Naval History and Heritage Command

National Museum of the U.S. Navy

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USS Salmon (SS-182), 1938-1942

The lead ship of her class of six submarines, USS Salmon (SS-182) was commissioned on March 15, 1938, at Electric Boat Company, Groton, Connecticut.  Assigned to the Pacific, she was homeported on the west coast until transferred  to the Philippines, where she was serving during the Japanese Attack on Pearl Harbor on December 7, 1941.    Relocating to Australia, Salmon patrolled the East Indies, South China Sea, Indochina, and the Philippines, sinking three ships.   Following an overhaul on the U.S. west coast, she patrolled off Japan, sinking an additional ship in the summer of 1943.   Operating as part of a "wolf-pack" against Japanese shipping in September 1944, Salmon was damaged during a depth-charge attack.  Despite her damage, she surfaced, engaged the enemy, and drove them off.  This action earned the submarine a Presidential Unit Citation.  Due her age and service, she transited back to the Atlantic in February 1945 and spent the rest of the war in overhaul and trained sailors.   Decommissioned on September 24, 1945, Salmon was scrapped in April 1946.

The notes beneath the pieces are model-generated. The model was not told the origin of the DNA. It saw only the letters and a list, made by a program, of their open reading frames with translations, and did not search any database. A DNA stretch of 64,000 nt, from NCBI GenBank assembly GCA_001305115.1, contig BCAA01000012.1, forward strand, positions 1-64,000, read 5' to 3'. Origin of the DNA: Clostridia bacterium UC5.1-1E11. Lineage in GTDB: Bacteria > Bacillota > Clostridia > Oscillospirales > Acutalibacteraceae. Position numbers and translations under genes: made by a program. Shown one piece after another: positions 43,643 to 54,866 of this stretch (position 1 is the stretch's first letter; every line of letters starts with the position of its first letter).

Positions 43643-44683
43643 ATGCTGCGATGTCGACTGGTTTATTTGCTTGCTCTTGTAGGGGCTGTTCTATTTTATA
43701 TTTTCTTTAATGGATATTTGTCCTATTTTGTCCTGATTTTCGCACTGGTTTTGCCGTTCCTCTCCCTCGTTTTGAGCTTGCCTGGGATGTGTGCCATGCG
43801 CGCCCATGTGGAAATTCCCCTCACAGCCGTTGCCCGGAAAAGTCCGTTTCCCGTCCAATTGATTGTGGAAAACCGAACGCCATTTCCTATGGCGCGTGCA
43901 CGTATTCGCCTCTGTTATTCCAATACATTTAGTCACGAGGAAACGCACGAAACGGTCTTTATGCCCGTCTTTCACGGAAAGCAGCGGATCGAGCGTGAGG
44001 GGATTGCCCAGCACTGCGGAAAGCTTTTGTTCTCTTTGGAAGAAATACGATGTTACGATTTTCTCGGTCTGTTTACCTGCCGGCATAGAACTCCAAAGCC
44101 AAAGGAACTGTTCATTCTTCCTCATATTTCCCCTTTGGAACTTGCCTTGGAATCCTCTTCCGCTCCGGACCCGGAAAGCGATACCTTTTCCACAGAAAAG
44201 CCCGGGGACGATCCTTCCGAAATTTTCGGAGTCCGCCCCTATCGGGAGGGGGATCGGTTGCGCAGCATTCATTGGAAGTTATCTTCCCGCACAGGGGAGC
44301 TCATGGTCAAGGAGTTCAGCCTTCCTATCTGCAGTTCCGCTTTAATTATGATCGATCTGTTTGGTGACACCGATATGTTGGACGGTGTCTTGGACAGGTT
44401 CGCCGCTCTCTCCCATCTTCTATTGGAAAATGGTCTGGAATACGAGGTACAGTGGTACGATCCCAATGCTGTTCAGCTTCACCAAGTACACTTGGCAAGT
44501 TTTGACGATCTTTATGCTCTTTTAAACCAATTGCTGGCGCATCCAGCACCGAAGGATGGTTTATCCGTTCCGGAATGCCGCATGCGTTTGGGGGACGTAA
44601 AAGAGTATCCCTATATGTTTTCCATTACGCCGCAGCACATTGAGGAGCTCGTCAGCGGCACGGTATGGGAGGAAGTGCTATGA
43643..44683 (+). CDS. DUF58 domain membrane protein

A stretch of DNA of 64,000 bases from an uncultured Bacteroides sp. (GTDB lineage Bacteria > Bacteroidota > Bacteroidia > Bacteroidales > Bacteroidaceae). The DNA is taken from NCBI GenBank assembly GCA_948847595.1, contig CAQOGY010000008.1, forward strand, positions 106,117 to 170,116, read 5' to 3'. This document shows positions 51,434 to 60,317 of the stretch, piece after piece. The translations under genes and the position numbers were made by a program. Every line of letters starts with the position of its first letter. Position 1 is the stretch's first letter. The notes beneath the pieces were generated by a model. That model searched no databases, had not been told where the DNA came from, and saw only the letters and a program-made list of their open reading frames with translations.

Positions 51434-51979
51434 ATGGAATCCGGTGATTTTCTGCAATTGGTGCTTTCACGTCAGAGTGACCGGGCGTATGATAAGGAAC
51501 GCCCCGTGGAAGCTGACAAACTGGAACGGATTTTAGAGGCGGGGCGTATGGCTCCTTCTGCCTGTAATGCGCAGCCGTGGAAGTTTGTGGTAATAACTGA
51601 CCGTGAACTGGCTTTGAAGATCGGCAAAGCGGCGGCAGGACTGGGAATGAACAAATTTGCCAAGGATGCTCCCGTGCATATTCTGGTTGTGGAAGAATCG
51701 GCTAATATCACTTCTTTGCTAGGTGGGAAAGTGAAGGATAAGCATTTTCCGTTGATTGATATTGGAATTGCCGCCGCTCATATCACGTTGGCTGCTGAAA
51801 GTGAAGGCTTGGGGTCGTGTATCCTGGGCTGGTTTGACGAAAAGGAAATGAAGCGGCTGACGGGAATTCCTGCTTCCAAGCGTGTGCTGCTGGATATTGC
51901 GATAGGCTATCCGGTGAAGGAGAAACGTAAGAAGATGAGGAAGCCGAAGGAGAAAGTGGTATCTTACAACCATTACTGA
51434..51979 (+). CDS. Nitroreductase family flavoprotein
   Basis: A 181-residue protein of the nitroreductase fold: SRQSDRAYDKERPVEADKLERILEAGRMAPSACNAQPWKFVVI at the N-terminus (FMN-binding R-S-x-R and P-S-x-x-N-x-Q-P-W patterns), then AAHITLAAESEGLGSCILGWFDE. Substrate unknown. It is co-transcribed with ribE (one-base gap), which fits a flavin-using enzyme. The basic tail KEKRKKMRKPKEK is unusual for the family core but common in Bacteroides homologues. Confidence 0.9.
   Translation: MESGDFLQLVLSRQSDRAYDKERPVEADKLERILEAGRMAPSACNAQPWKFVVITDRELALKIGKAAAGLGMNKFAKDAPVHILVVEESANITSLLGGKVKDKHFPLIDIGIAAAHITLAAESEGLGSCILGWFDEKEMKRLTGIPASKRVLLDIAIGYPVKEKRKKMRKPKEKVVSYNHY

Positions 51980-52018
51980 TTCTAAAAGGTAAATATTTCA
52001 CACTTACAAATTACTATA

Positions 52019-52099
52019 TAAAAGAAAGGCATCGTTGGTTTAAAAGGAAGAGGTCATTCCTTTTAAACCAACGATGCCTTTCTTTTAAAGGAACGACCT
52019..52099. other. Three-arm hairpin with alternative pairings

A model of Salmon can be found In Harm's Way (Pacific Section) at the National Museum of the U.S. Navy.   

Image:  NH 69872:   USS Salmon (SS-182), running speed trials, early 1938.  NHHC Photograph Collection.